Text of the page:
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How would I go about dynamically allocating memory to char** list in this function?

Basically the idea of this program is I have to read in a list of words from a file. I cannot assume max strings or max string length.

I have to do other stuff with the C-strings but that stuff I should be fine with.

Thanks!

void readFileAndReplace(int argc, char** argv)
{
    FILE *myFile;
    char** list;
    char c;
    int wordLine = 0, counter = 0, i;
    int maxNumberOfChars = 0, numberOfLines = 0, numberOfChars = 0;

    myFile = fopen(argv[1], "r");

    if(!myFile)
    {
        printf("No such file or directory\n");
        exit(EXIT_FAILURE);
    }

    while((c = fgetc(myFile)) !=EOF)
    {
        numberOfChars++;
        if(c == '\n')
        {
            if(maxNumberOfChars < numberOfChars)
                maxNumberOfChars += numberOfChars + 1;

            numberOfLines++;
        }
    }

    list = malloc(sizeof(char*)*numberOfLines);

    for(i = 0; i < wordLine ; i++)
        list[i] = malloc(sizeof(char)*maxNumberOfChars);


    while((c = fgetc(myFile)) != EOF)
    {
        if(c == '\n' && counter > 0)
        {
            list[wordLine][counter] = '\0';
            wordLine++;
            counter = 0;
        }
        else if(c != '\n')
        {
            list[wordLine][counter] = c;
            counter++;
        }
    }
}
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2 Answers 2

up vote 5 down vote accepted

Do like this:

char** list; 

list = malloc(sizeof(char*)*number_of_row);
for(i=0;i<number_of_row; i++) 
  list[i] = malloc(sizeof(char)*number_of_col);  

Additionally, if you are allocating memory dynamically. you are to free it as work done:

for(i=0;i<number_of_row; i++) 
  free(list[i] );
free(list);  

EDIT

In you revised question:

 int wordLine = 0, counter = 0, i;    

wordLine and counter are 0

before this code:

list = malloc(sizeof(char*)*wordLine+1);
for(i = 0;i < wordLine ; i++)
   list[i] = malloc(sizeof(char)*counter);  

you have to assign value to wordLine and counter variable

Also memory allocation should be before the following loop(outside):

 while((c = fgetc(myFile)) != EOF){
  :
  :
 }

EDIT:

New your third version of question. You are reading file two times. So you need to fseek(), rewind() to first char before second loop starts.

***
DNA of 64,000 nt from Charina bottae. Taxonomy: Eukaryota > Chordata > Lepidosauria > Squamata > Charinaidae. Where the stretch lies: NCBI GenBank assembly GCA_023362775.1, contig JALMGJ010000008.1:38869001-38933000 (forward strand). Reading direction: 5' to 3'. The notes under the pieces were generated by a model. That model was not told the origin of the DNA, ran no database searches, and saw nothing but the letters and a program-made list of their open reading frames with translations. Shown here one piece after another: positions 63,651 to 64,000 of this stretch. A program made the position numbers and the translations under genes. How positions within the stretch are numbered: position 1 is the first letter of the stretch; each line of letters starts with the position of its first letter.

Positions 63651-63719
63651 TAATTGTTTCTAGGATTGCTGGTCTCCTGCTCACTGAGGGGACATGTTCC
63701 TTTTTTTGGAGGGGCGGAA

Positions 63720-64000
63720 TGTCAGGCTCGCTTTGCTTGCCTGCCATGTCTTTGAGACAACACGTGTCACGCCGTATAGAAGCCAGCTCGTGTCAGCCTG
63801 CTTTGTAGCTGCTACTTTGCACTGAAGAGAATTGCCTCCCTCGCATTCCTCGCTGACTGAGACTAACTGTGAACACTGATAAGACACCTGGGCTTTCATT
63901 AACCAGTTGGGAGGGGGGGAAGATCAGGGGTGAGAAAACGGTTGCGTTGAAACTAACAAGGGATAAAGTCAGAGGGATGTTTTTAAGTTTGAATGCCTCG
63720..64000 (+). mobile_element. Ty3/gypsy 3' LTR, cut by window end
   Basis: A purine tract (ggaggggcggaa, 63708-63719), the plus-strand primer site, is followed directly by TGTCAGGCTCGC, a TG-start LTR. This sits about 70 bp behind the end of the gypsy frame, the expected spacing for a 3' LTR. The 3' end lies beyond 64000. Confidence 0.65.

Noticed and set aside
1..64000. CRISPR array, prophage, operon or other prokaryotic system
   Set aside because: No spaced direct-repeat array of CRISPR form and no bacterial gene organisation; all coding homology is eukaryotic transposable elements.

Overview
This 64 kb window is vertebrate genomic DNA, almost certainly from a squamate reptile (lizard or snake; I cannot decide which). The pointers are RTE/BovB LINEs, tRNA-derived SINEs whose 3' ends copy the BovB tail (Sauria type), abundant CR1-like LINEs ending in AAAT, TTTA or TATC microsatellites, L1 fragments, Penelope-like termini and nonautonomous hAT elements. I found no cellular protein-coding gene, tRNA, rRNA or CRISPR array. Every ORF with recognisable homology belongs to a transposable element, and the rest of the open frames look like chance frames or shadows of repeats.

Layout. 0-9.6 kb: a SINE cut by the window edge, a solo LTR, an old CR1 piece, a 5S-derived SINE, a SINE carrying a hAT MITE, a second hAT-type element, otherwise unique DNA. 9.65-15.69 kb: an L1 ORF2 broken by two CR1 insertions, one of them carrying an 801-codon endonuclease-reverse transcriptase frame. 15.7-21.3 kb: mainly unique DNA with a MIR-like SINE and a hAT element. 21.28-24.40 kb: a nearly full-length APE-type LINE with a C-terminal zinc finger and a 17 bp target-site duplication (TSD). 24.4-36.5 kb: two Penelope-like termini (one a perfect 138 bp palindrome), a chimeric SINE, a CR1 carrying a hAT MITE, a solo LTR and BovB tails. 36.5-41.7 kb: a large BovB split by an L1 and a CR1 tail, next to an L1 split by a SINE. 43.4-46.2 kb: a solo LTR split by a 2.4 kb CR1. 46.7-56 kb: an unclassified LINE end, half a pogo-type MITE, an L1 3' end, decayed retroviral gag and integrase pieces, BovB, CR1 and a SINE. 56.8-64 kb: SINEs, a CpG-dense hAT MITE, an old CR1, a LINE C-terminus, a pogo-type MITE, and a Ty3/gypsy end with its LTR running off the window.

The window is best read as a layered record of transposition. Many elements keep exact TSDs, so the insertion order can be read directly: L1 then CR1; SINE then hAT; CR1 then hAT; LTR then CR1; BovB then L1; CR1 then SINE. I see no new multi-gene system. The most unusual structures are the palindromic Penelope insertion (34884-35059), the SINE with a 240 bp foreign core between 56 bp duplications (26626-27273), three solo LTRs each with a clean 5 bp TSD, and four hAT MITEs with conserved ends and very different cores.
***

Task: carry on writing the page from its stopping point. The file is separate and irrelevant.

try with:

fseek(fp, 0, SEEK_SET); // same as rewind()
rewind(fp);             // same as fseek(fp, 0, SEEK_SET)

also I have doubt in your logic to calculate numberOfLines and maxNumberOfChars. please check that also

EDIT

I think your calculation for maxNumberOfChars = 0, numberOfLines = 0 is wrong try like this:

maxNumberOfChars = 0, numberOfLines = 0, numberOfChars = 0;
while((c = fgetc(myFile)) !=EOF){
     if(c == '\n'){
         numberOfLines++; 
         if(maxNumberOfChars < numberOfChars)
             maxNumberOfChars = numberOfChars;
         numberOfChars=0
     }
     numberOfChars++;
}    

maxNumberOfChars is max number of chars in a line.

Also change code:

malloc(sizeof(char)*(maxNumberOfChars + 1));  
share|improve this answer
    
tried it and I'm getting a seg fault. I'll edit my code to show how I implemented it. Thanks for your quick response –  juice Feb 9 '13 at 9:11
    
I assigned the value of wordLine and counter and still not working. –  juice Feb 9 '13 at 9:50
    
@CarlosCarrillo What is the problem now. printout your wordLine and counter before malloc() to check values. –  Grijesh Chauhan Feb 9 '13 at 10:20
    
If i did not know wordline ahead of time? Would I have to switch to using a linked list with each node in the list representing a word? –  viki.omega9 Apr 26 '13 at 18:07
    
@viki.omega9 If you can't calculate how much size you would be required then you have two approcahis (1) void* realloc (void* ptr, size_t size); (2) linked list –  Grijesh Chauhan Apr 27 '13 at 10:20

If I were you, I'd map the file to private memory, using mmap, and then iterate over the file, storing starts of words in an array of char** that you can increase as you go with realloc, and replacing line breaks with 0.

That way, you have your words in memory as a continuous block, you don't have to care about file I/O, because you have the entire text file in memory as char*, and you don't have to malloc an array of arrays.

For information on the functions, see the respective man pages, or drop me a comment :)

EDIT: If you don't know mmap yet, have a look at this: http://www.jimscode.ca/index.php/component/content/article/13-c/45-c-simple-mmap-example

Most C programmers today still try to read files into memory using fopen and friends, but that's completely unnecessary and introduces additionel levels of complexity. (buffering, growing arrays, ...) and mmap is a nice alternative that moves all the nasty work down to the OS

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